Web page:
A foundation of Reality Therapy is that each of us can only control our own behaviour. Relationships improve when people take more effective control of their behaviours. What is “more effective” control?
This article is one in a series on marriage. You can find the first article in the series here.
In an earlier column about marriage, I described the situation of Patricia and Paul. Paul is often late for dinner. When he arrives, Patricia is angry and tries to “make” Paul feel guilty. As a result, Paul feels less and less like coming home. He perceives that Patricia yells at him, even when he has a legitimate reason for being delayed. Worse, when he makes an effort to be on time, Patricia is sarcastic, saying, “What are you doing here? I thought you were too important to be on time!”
Patricia has been attempting to coerce Paul into doing what she wants by using a complaining behaviour. That’s not working very well. What might work better?
According to Dr. Glasser, founder of Reality Therapy, people are in effective control of their lives when they are able to find enough need-satisfying behaviours so they can feel good and healthy, while not depriving others of the opportunity to do the same.
Dr. Glasser refers to specific “habits” that can help, including: listening, encouraging, respecting, and always negotiating disagreements.
Remember that a conflict is much like a knot: when two people pull, the knot tightens. When two people try to control each other, the conflict tightens. What if Patricia relaxes the tension by letting go of her “end of the rope”, so to speak?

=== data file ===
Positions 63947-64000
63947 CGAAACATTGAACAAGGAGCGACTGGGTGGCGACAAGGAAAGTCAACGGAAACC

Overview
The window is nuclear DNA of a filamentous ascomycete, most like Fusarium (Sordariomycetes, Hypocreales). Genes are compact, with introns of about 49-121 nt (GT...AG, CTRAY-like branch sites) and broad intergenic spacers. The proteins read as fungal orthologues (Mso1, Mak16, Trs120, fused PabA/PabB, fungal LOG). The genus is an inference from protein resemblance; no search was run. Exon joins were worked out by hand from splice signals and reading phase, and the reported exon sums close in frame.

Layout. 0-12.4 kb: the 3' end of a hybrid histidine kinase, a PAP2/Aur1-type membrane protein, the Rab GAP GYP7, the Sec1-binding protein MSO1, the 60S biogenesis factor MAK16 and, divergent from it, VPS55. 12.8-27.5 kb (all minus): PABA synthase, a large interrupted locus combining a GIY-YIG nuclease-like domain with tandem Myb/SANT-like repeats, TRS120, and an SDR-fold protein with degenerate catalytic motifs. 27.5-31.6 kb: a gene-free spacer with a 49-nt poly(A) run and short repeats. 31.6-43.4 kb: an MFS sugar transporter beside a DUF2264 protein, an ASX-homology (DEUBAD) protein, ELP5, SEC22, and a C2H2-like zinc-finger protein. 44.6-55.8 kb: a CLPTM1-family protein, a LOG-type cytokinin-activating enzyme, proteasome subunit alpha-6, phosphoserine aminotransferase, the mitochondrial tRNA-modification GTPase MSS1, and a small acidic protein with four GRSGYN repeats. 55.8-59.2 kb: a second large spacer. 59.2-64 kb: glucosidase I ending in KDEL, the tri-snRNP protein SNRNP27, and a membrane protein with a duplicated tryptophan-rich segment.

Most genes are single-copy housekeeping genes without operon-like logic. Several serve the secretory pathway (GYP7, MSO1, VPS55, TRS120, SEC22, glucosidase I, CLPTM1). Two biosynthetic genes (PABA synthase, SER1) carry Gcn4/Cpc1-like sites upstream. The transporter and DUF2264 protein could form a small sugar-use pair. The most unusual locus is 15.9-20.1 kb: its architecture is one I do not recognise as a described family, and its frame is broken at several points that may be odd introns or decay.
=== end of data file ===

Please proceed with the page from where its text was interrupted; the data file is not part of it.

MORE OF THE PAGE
How? When Paul arrives, Patricia could say, “I’m glad you’re home” with no resentment or sarcasm. What does Patricia have to lose? If she stomps off fuming, she has an unpleasant evening. If she instead decides to have a pleasant evening, whether she dines alone or waits for Paul, she can have a pleasant evening.
Am I suggesting that Patricia act like a doormat, preparing lovely uneaten and unappreciated meals while Paul does whatever he pleases? No.
Try Dr. Glasser’s approach of “always negotiating disagreements” rather than an all-or-nothing battle. Work toward your mutual goal—a better, closer relationship.
How could Patricia start? “Paul, It’s important to me that you be home four nights each week at 6 o’clock so we can eat together.”
Paul may say he can’t, for whatever reason. The reason is irrelevant; the question is what he is prepared to do. Perhaps he’ll agree to only one evening. Look at it this way, that’s one evening they didn’t have before. The change is in the right direction; it’s the first step leading toward a better relationship.
People enter into relationships, presumably, because they want to be together.
As Dr. Glasser writes in Choice Theory, ask yourself, “Will what I am about to do bring us closer or move us further apart?” What approach do you think would help?
This next article in this series on marriage is here.